U.S. stock futures were flat on Wednesday as investors pored through downbeat remarks from the top-ranking Federal Reserve official.
Stocks fell on Tuesday, after spending much of the session around the flatline, as investors parsed through the latest developments surrounding the economy reopening.
The Dow Jones Industrial Average lost more than 450 points, reversing its 160 points gain earlier in the day. The S&P 500 also registered a steep loss, dropping 2.05%.
Stocks poised to benefit from economies reopening — retail, real estate, banks and airlines — dragged down the major averages. Disney fell 3%, Nike dropped 2.9% and JPMorgan lost 3.3%. Mall operator Simon Property Group gave up a 10% gain to close in the red.
Some of those stocks, including Disney, were rebounding in premarket trading Wednesday.
“You have a market just waiting to see how the economy opens,” said Quincy Krosby, Prudential chief market strategist.. “After nearly six sessions of the market moving higher, you’ve got the S&P 500 at an important technical level, which is 3,000, and it needs a catalyst to climb above that. One of the main catalysts will be if the economy can open up without an increase in cases.”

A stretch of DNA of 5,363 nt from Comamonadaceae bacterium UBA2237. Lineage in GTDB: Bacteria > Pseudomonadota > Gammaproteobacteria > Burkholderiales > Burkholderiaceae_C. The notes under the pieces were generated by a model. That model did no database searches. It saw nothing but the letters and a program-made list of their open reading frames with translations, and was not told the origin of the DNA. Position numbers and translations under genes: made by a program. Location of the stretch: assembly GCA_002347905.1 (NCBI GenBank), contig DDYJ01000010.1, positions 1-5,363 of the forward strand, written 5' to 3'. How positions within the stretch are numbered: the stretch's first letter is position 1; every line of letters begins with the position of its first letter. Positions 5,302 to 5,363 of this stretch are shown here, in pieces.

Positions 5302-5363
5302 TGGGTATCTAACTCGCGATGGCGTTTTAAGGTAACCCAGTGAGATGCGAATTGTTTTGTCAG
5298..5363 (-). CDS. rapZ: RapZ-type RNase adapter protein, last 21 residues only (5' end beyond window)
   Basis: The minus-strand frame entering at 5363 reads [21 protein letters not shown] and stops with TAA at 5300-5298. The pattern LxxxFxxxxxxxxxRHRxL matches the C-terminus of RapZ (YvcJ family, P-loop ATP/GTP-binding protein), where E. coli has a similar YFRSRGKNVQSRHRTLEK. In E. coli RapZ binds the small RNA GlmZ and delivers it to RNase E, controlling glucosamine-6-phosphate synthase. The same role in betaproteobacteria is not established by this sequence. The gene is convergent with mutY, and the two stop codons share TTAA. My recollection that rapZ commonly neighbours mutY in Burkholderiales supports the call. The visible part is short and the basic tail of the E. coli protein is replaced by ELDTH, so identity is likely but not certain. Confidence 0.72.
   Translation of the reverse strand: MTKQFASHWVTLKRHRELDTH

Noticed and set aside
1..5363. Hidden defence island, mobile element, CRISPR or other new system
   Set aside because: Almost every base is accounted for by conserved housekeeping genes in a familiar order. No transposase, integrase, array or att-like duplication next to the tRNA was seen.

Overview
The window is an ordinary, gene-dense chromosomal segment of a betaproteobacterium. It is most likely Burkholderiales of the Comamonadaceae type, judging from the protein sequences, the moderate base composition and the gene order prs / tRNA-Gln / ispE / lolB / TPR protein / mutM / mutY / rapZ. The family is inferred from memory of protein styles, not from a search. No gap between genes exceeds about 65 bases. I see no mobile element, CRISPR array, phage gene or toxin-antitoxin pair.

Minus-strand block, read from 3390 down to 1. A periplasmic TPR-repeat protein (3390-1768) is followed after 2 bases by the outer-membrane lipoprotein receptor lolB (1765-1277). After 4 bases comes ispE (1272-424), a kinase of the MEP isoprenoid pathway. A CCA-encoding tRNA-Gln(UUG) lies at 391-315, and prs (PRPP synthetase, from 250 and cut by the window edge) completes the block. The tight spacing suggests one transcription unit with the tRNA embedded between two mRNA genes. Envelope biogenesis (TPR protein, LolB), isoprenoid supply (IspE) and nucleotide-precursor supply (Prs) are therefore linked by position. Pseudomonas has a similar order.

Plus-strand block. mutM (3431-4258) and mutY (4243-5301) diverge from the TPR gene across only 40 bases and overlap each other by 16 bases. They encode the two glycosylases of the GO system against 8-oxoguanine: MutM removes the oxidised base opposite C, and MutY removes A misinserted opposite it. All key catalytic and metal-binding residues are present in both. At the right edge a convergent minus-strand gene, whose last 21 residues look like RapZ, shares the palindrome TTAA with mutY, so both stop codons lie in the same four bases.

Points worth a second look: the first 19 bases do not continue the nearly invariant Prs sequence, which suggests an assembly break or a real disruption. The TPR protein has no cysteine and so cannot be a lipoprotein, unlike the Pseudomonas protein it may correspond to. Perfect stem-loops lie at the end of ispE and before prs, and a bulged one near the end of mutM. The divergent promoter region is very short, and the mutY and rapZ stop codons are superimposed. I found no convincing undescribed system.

The Nasdaq Composite snapped its six-session winning streak on Tuesday, as investors cooled off from buying technology stocks. The average lost 2.06%; however, it just barely held its positive year-to-date gain of 0.3%. Apple and Microsoft lost 1.1% and 2.3%, respectively. Netflix fell 2% and Amazon dropped 2.2%.
Dr. Anthony Fauci said Tuesday that a vaccine will be essential in stopping the coronavirus spread, but warned it will be a while before a usable one is available. Fauci added the U.S. could face more “suffering and death” if states start to reopen too quickly.
“Even though market participants know Dr. Fauci’s stand on opening the economy too soon, to hear him testify also helped to underpin the view that if you do move too quickly you run the risk of causing cases to rise,” Krosby said.
Plus, Los Angeles County’s public health director said Tuesday the region’s stay-at-home order will “with all certainty” last through July. While several southern states have already started to let nonessential businesses resume operations.
“You also had concern regarding the U.S. China relationship and where that is heading,” Krosby added, after Sen. Lindsey Graham introduced legislation to require China to cooperate with a coronavirus investigation or face sanctions.
“Given everything that the market has to focus on, the last thing the market needs is to see the resumption of a trade war,” Krosby said.